A broad cleantech recovery, the rise of crowd funding, and risks to electric vehicle (EV) growth rates are predicted by cleantech research and consultancy Kachan & Co for 2014. The company, with offices in San Francisco, Toronto and Vancouver, has just published its latest annual set of predictions for the cleantech sector in detail.
The predictions include a gradual cleantech recovery in 2014. Kachan finds parallels in the cleantech wave to other technology booms of the last 50 years, and a number of reasons for optimism when comparing the cycles. A recent downturn in venture capital investing in cleantech becomes less threatening, the company asserts, when viewed in the historical context of how venture capital always spikes early in emerging categories, later to be augmented with other sources of capital.
“After 20 years in technology, the more we looked at the data, the more we realised we’d seen this movie before,” Kachan managing partner Dallas Kachan says. “After an initial frothiness and correction, there’s always a resetting of expectations and execution and a gradual climb out of the trough. And climbing out of the trough is where we are today in cleantech.”
While some believe the phrase cleantech has fallen from favour, Kachan expects the term to persist in the global business lexicon through 2014 and beyond. Some high profile investors, lawyers and global multinationals had started distancing themselves from the phrase in recent years, but the company notes that the majority of the world, citing Google search data, is still enthusiastically embracing the term as shorthand for environmental and efficiency-related technology innovation.
The company predicts investors and service providers who recently distanced themselves from the cleantech meme may restore cleantech-related teams at their firms, noting that demand at the largest companies in the world for clean and green products and services is driving the cleantech recovery.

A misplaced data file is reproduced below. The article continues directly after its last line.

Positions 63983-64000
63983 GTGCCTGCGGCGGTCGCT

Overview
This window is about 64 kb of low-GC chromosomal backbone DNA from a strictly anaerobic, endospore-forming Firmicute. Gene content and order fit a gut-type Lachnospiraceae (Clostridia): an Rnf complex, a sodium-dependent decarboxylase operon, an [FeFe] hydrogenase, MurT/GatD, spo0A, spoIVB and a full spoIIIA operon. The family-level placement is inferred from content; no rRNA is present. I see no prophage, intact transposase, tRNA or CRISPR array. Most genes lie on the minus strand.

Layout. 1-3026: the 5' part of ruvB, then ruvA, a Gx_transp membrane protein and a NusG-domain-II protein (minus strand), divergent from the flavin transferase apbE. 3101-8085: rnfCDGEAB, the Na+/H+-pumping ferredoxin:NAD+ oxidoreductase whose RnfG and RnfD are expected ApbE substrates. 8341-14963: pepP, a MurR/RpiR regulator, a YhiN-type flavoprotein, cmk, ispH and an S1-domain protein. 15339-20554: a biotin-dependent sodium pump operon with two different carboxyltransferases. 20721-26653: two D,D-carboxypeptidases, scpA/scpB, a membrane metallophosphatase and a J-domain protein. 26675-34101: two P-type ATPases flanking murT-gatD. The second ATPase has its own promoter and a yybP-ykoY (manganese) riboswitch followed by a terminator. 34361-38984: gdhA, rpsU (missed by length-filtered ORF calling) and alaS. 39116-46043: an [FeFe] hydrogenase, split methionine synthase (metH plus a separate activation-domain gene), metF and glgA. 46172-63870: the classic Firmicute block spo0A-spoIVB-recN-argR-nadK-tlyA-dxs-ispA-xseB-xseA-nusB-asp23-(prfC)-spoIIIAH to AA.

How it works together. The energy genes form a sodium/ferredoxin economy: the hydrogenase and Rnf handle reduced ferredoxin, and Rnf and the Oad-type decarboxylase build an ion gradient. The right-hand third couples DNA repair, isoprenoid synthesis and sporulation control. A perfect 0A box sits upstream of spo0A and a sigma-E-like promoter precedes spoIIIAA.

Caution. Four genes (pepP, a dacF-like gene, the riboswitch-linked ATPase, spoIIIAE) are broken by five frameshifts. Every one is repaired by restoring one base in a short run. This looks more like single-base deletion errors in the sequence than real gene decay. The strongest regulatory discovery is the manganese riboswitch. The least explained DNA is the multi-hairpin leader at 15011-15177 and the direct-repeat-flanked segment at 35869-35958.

In 2014, Kachan expects equity and debt-based crowdfunding platforms to catch their stride and serve as legitimate channels for cleantech vendors and project developers to raise modest amounts of capital. Kachan predicts that certain capital efficient cleantech companies will be able to raise hundreds of thousands of dollars for themselves in equity or debt using horizontal crowdfunding platforms like AngelList or FundersClub, or vertical industry-specific debt and equity portals like Mosaic, SunFunder or other emerging platforms. Under current regulations, such crowdfunded raises may ultimately be feasible up to US$1 million per company per year in the USA.
“The key to success in crowdfunding in 2014 and beyond will be marketing,” Kachan says. “Don’t count on a web site to spread the word about your offering. Be in a position to market your offering yourself.”
Meanwhile electric vehicles (EVs) are selling slower than analysts’ predictions. Only 150,000 are expected to be sold worldwide in 2013. Kachan believes 2014 will see continued slower-than-expected growth. The company partly cites fuel efficiency innovations in internal combustion engines (ICE) and related technologies for undermining the aggressive uptake once expected for electric vehicles. It also cites an increasing number of fuel cell vehicle announcements in 2013 from the world’s leading automakers—which also caused a surprise doubling or more in the share price of many automotive fuel cell companies in 2013.